Call for late start to help men into medicine

July 23, 2004

Carol Black, the second female president of the Royal College of Physicians, has supported a move away from undergraduate medical education to stop women doctors dominating the National Health Service.

Key medical schools in the UK are discussing switching to the US system of taking medical students at postgraduate rather than undergraduate level.

It is thought that this would change the demography of doctors entering the system and ensure that students are fully committed to a medical career.

Professor Black, who studied medicine after completing a degree in history, said she would back a move to bring more mature candidates - particularly male ones - into medicine.

She said: "At the moment, we are admitting substantially more women into medicine, and this is partly because women do much better than men in interview at the age of 18. My view is that we don't want to have any profession dominated by either sex. I would love to see equal numbers of men and women in medicine."

A British Medical Association report published last month reveals that in 2003 more than three out of five entrants to UK medical schools were female. It warns that a female-dominated NHS could run into problems as women decide to work part time or take career breaks to raise children.

David Gordon, dean of the faculty of medicine at Manchester University and chair of the Council of Heads of Medical Schools, said medical schools were discussing taking on more postgraduate medical students.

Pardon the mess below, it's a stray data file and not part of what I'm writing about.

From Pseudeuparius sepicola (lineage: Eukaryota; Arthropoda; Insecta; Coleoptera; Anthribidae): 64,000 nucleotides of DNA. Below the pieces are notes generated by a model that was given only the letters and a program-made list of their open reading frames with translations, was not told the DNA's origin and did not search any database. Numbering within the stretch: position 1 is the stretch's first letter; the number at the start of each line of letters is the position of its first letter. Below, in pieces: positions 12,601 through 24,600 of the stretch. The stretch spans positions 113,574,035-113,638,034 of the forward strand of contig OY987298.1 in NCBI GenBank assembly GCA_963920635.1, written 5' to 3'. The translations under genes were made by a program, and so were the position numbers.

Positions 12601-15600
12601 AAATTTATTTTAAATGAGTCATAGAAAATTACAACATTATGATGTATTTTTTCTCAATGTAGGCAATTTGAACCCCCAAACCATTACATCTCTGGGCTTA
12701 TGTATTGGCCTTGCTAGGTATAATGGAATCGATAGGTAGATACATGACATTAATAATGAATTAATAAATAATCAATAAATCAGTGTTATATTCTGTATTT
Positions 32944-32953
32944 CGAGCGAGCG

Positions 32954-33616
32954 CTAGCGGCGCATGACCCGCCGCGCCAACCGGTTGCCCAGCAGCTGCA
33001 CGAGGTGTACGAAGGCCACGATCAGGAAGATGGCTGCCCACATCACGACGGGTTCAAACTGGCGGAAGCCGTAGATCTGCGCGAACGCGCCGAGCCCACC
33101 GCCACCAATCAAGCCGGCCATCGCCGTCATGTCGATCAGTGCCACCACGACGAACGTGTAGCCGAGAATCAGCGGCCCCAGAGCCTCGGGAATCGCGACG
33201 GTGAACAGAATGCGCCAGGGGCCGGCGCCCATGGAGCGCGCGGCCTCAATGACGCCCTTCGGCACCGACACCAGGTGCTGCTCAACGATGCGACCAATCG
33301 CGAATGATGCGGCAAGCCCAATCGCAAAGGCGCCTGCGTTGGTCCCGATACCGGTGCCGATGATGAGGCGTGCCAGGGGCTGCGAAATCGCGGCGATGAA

He said: "I think there is much to be said for the American model because you are taking people who are more mature and have a clearer idea of whether they really want to do medicine."

But he added: "Introducing this right across the UK system would have to be handled carefully as it could cause major disruption."

Sir Richard Sykes, vice-chancellor of Imperial College London, recently told the UK Council for Graduate Education that he wants to encourage top students who automatically chose medicine at undergraduate level to do science instead. He said: "We will move more towards postgraduate medicine.

I think that would have a big impact on the number of people who stay in the physical sciences."

But Sir Keith Peters, regius professor of physic at Cambridge University, which has a small course for graduates, said: "Most medical schools are getting very good undergraduate people. I have yet to see evidence that postgraduate courses are getting better ones."

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